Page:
The invention relates to a method for managing cryptographic keys within a hierarchical group represented by a graph. It thus aims in particular the generation of a cryptographic key associated with each subgroup of the hierarchy, and an associated device. Cryptographic keys each associated with a subgroup (for example of persons) or a node in a hierarchy are used when it is desired to manage information in respect of this hierarchy, that is to say that information encrypted accessible to a given subgroup must be accessible to parent subgroups on which they depend in the hierarchy.

An application of such a system is for example the management of sensitive documents within a company, which we want them to be accessible only to certain people (or certain groups of people) and their superiors. Other applications have naturally been envisaged in the literature as described for example in the article "Dynamic and Efficient Key Management for Access Hierarchies" by Mikhail J. Atallah et al., In CCS'05: Proceedings of the 12th ACM Conference on Computer and Communications Security, pages 190-202, 2005. The adopted solution generally consists of associating a cryptographic key with each subgroup of the hierarchy and providing that the subgroups of the hierarchy can have, in a way or on the other hand, access to the cryptographic keys of the lower level subgroups that are attached to them in the hierarchy. Then, for the encryption and / or decryption of sensitive data, the cryptographic key associated with the lowest-level subgroup authorized to access these data is used.

Several solutions have already been proposed for the purpose of practically implementing such a cryptographic key system in a hierarchy, particularly in the aforementioned article.

The aim is indeed to propose a system that is as practical as possible (particularly in terms of efficiency in order to limit calculations and homogeneity of calculations for all subgroups), which allows dynamic management (ie that is to say, the evolution) of the subgroups in a relatively easy manner, preferably without appeal to a superior management entity of the group (generally referred to as a trusted or controlling authority). We also seek a general solution that would not be limited to a particular cryptographic algorithm to be able to integrate with different protocols.

One of the aspects that made it necessary to use complex solutions is the topology that can generally be presented in a hierarchy, which is not limited to the simple case of a tree in which a child subgroup is only connected. to a single father subgroup. Thus, it is sometimes necessary to use to represent the hierarchy a directed graph in which the arrows represent a passage to the lower hierarchical level. The article "A Cryptographic Solution to Implement Access Control in Hierarchy and More", by Indrakshi Ray et al., In Sacmat'02: Proceedings of the 7th ACM Symposium on Access Control Models and Technologies, pp. 65-73, 2002 envisages explicitly such a topology in a hierarchy where a child subgroup can be attached to two subgroups father of the higher hierarchical level.This article, based on the multiplication of modulos according to the RSA scheme, however lacks flexibility, imposes the use a superior trust entity for the creation of the key graph and furthermore implies that the encryption of a document with low-level keys in the hierarchy requires much larger calculations than for the higher levels of the hierarchy. An article by Mikhail J. Atallah et al, cited above, also discusses the problem of subgroups of two subgroups and proposes to use, in addition to a key secret and public key associated with each subgroup, a public information associated with each arrow of the graph (that is to say at each hierarchical link), information that can be seen as the secret key of the node concerned son masked by a value deductible only with the secret key of the father node concerned (but naturally this value can not reveal to the child node the secret key of the father node).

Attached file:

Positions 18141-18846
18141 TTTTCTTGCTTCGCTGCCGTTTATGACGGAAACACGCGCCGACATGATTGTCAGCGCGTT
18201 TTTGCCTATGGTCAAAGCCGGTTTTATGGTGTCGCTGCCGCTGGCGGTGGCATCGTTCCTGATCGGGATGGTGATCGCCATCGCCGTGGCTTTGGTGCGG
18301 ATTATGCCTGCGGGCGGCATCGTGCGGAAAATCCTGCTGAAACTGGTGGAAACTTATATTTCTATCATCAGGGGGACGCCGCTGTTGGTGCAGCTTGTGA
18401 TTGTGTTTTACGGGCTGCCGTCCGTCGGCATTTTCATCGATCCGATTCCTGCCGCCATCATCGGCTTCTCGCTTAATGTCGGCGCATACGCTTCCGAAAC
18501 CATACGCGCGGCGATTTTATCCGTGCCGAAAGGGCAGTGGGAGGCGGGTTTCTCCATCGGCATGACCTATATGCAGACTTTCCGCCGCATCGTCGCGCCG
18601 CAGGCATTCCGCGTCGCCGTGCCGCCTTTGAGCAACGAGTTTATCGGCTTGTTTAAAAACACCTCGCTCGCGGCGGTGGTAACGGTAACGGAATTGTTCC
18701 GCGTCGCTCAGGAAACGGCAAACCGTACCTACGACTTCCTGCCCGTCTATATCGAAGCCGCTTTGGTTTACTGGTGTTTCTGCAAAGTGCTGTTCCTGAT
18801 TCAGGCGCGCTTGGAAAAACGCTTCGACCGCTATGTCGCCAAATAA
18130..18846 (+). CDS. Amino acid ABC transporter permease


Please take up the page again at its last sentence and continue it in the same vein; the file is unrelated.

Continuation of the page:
According to this solution, the public information associated with each arrow (or edge) of the graph depends on the secret key of the corresponding child node and can, in the absence of a superior authority of confidence, be obtained only with its assent This can naturally cause problems as soon as a child node can prevent its parent node from accessing the secret key of this child node. In this context, the invention proposes a method of generating a cryptographic key associated with a subgroup having at least one father in a hierarchy, characterized in that it comprises the following steps: determining the number of sub-groups; parent groups of said subgroup in the hierarchy; determination of the cryptographic key associated with said subgroup by means of a first algorithm implementing a secret key associated with the father subgroup when the determined number is one, and by means of a second algorithm implementing a key secret associated with a first subgroup father and public information associated with at least a second subgroup father when the determined number is greater than or equal to two. The differentiation of the process of generation of the cryptographic key as a function of the number of fathers subgroups makes it possible to choose an algorithm best adapted to each situation (and the associated topology), which makes it possible to use algorithms having to both the simplicity and the required properties. The second algorithm can be realized by means of a key exchange protocol between the at least two subgroups fathers. In order to allow an adapted management of the plurality of the father nodes, such a protocol can be defined by the following properties: - to be able to manage a large number of fathers; - manage the dynamic nature of groups; - be able to modify the key of a father without edge effect on the other members of the group, but by involving a modification of the key of the descendants.